One of the biggest selling points of this DLC was the promise of further expanding upon the Reapers and their origins. Leviathan does indeed explore the origins of the Reapers, but to be honest, it does not have a lot of new information beyond what was stated in the EC. The new information (however little it may be) feels far too relevant to not be included in the game. It will literally change your perspective of the ending of Mass Effect 3. In the end, you are paying $10 more for something that really should have been included in the main game. ME3 feels extremely incomplete without this information. I suppose a similar sediment could be said about the From Ashes add-on as well. Of course the only people who really care about the Reapers and the Protheans, for the most part, are folks who jumped on with the release of the original Mass Effect. It really does feel like Bioware is exploiting their fans, rather than pleasing them.
One thing that really bugged about what I saw was the combat. I was very disappointed to see that for the most part, the combat was very simple and basic. In fact, it reminded more of ME2’s corridor shooter approach rather than the much wider and more open ME3 approach. It just looked like a step back. What made ME3’s combat so wonderful was Bioware’s decision to break the combat up with other intense action bits. For example, the elevator chase on the Citadel, the foot chase of Mars, the battle in the gun battery of the Geth Dreadnought. All of this enhanced the gameplay beyond the typical run and gun play style, creating a more interesting and exciting combat system. Not so here in Leviathan. It’s pretty much just run and shoot. The one time they do throw a wrench in the combat is this odd escort mini-game, which looked dreadfully awful and immensely frustrating.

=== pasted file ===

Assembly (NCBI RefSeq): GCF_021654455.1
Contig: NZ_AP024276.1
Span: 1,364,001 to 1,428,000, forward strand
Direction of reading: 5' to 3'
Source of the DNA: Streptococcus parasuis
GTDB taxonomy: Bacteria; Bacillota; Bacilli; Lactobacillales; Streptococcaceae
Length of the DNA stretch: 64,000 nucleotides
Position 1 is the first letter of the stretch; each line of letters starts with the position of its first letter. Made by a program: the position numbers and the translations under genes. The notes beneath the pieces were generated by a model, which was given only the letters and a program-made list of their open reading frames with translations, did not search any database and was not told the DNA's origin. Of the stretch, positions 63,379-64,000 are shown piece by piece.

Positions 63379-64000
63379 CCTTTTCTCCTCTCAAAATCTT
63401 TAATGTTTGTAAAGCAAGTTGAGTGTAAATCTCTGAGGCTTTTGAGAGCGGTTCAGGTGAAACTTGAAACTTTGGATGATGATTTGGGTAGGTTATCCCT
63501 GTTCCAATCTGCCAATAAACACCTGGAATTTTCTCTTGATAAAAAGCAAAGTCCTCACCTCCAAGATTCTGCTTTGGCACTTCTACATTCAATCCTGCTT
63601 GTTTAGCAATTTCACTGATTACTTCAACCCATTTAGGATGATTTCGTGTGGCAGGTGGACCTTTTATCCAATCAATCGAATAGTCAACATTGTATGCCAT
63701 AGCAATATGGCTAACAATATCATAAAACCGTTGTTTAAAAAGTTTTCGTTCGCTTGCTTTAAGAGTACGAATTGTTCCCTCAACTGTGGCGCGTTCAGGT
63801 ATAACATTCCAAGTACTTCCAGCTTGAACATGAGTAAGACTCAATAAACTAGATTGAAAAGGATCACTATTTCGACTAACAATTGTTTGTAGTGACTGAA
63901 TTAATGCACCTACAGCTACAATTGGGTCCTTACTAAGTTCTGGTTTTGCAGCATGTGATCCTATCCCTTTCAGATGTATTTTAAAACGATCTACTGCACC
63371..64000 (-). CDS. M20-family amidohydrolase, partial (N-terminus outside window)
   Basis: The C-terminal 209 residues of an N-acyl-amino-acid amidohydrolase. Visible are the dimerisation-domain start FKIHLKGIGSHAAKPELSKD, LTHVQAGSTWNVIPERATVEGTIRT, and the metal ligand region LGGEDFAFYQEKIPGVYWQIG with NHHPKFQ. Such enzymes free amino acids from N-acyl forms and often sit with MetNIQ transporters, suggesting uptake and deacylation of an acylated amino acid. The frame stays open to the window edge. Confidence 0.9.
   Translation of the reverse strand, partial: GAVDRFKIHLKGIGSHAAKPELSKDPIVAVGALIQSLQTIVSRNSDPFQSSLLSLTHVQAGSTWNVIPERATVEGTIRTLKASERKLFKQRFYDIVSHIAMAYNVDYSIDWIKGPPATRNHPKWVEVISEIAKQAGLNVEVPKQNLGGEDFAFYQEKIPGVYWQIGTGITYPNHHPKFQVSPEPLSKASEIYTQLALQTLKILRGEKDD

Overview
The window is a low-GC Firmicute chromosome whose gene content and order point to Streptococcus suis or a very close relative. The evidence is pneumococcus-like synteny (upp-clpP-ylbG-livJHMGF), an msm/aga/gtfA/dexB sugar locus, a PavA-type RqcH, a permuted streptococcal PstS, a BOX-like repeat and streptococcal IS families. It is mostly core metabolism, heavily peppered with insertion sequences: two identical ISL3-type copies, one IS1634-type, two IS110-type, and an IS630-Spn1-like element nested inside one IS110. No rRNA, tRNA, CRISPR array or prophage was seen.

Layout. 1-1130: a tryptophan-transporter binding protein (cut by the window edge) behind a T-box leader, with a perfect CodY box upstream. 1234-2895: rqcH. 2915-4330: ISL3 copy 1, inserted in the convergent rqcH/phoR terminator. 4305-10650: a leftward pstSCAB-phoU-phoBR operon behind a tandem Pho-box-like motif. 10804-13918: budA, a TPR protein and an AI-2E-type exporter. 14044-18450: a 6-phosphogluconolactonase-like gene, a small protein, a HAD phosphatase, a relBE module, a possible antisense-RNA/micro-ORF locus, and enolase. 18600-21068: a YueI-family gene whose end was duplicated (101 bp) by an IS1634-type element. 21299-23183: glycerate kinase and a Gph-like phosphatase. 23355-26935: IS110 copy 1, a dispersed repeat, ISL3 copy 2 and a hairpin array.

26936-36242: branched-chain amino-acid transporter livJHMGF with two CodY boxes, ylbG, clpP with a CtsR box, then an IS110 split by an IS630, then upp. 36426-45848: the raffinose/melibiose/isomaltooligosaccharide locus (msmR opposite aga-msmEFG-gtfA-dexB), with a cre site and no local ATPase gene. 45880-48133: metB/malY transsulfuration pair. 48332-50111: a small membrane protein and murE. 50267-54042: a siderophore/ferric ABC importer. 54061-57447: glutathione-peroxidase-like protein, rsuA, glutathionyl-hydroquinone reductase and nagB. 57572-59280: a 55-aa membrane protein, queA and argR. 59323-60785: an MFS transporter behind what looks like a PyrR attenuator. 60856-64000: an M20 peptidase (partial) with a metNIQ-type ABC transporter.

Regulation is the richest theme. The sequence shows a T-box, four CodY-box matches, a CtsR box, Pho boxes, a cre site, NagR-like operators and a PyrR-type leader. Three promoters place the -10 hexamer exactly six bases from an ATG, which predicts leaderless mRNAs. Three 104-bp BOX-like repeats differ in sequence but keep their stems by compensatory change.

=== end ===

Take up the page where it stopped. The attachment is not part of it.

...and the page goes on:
Another thing that annoyed me down to the very marrow in bones was the overwhelming amount of reused assets. Now, game design is all about reused assets, the trick is hiding the fact that they are recycled. Leviathan does not even try to hide the fact that these environments are all seen elsewhere. Take a look at the mining facility. By simply altering the color pallet of the area, you can clearly see that it is the exact same environment as Mars. In fact, one prominent scene in the DLC takes place in the exact same area as the moment during the Mars mission when Liara asks what Shepard fights for. The exterior of the facility is lifted right from Sanctuary, only removing the walls and adding a space background. It is almost worse than ME3’s ending, and how it sloppily reused the Shadow Broker base environment.